By Elsa Blanco
My name is Elsa Blanco and I’m from Pinar del Rio, Cuba. I’m a senior at Florida International University majoring in Public Relations. My interests include South Korean pop, manga, photography, graphics editing, and any supernatural book. My goal is to represent a major publishing house or a South Korean record label.
Over the years, I have seen a great difference between the expectations and strategies of online and in-person courses. These types of classes require different levels of commitment and individual responsibility.
From my personal experience, I have noted that online classes rely heavily on private study time and rigid deadlines. Generally, exams are very thorough, group dynamics are limited, and there is little to no syllabus flexibility. There is a great misconception that the online counterpart of a course will always be easier.
However, these students are unaware that generally professors are stricter online. For example, I have compared an in-class syllabus with the online-class syllabus for the same professor and the differences are staggering.
For Monday, the in-class schedule states: “read chapter and discuss thoughts in class.” Meanwhile, the online counterpart directs: “read chapter, participate in the online discussion with a set word limit, and do weekly quiz on chapter by Friday.”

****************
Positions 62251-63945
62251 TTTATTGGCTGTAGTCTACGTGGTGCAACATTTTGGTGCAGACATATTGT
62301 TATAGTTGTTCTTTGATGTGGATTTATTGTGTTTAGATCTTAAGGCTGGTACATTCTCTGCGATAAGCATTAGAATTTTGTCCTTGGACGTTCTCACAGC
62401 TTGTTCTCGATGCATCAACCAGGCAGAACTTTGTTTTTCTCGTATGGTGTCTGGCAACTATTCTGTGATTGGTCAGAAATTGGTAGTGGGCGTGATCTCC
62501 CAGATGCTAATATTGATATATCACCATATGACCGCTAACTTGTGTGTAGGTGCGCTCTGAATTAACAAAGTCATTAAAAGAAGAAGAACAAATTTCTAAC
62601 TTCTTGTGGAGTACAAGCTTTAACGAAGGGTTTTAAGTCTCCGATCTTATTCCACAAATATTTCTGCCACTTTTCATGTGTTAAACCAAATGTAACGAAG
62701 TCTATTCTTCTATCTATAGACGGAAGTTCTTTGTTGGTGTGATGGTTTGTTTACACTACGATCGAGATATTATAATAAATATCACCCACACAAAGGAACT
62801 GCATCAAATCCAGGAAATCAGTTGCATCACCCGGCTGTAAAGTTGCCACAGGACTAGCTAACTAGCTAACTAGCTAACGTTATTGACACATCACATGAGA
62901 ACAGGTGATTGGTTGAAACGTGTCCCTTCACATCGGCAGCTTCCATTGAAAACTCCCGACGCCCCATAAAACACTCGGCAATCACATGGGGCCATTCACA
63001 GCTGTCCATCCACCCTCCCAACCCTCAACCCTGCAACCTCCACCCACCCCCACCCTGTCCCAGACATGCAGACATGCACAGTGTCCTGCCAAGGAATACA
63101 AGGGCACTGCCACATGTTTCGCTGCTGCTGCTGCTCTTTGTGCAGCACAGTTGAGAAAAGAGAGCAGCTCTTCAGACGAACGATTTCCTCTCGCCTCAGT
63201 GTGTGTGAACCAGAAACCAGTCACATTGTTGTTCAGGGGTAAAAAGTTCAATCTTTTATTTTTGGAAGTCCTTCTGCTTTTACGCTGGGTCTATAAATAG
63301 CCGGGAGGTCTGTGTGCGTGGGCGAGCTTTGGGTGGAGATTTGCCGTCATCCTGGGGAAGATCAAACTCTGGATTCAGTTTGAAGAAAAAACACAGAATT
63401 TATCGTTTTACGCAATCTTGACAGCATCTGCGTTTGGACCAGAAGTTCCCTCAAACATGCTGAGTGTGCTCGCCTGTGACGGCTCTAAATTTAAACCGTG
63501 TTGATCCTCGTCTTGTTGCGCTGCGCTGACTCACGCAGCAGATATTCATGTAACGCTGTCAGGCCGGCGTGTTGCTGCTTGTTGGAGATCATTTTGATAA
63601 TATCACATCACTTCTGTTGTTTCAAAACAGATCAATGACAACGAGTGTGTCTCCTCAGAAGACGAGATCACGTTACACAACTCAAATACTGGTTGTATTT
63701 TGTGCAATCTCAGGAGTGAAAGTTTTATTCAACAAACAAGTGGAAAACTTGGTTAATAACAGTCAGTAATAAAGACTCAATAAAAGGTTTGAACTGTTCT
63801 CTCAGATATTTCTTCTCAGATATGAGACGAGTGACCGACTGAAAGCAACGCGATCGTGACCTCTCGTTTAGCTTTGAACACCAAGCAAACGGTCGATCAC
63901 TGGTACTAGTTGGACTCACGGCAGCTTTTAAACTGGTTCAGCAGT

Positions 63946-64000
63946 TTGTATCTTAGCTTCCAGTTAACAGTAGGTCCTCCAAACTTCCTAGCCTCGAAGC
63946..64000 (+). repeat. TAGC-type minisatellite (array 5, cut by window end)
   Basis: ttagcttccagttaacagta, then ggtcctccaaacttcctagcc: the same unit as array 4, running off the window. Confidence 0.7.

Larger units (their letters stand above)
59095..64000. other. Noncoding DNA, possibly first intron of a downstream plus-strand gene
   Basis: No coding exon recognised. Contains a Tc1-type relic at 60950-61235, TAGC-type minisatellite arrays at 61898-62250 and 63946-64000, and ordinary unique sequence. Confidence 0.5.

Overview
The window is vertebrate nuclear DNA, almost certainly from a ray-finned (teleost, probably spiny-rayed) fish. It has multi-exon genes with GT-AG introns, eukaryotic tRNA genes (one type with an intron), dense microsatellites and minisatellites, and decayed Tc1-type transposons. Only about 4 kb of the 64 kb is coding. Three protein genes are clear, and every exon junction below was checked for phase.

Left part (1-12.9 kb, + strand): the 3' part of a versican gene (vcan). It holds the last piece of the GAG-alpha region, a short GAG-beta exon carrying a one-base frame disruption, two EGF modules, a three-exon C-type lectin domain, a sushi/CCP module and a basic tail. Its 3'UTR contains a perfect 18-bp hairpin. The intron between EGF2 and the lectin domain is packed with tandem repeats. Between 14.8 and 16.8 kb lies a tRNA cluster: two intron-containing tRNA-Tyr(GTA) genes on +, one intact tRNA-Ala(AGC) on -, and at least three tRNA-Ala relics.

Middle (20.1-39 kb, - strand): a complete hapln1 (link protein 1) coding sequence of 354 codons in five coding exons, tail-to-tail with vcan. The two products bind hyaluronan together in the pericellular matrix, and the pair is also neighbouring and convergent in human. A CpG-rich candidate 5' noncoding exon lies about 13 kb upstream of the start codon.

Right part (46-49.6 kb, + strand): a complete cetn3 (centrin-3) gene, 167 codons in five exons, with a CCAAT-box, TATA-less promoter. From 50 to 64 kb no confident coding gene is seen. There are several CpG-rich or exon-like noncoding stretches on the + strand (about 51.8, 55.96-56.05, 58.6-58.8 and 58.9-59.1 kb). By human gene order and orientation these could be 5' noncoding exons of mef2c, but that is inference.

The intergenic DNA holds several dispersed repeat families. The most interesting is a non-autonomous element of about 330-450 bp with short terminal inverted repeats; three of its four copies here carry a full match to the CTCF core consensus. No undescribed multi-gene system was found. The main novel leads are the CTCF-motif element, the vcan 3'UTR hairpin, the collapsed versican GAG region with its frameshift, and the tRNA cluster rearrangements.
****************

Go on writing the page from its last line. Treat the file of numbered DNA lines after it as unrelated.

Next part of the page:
Professors need to be sterner online to force students to do the reading; since they can’t hold a mass lecture and calculate what percentage of the class is actively keeping up and participating.
Another feature that I dislike about online classes is timed quizzes and exams. Although all assessments are timed in person as well, literally seeing the clock ticking down can be extremely nerve-wracking; especially, if you experience technical problems with saving your answers.
So, if you are a student who is considering taking an online course because you’re shy and don’t want to speak up in class—think again. Online courses are designed to demand your opinion at every turn; in the meantime, in-person courses might put you in the situation only a handful of times.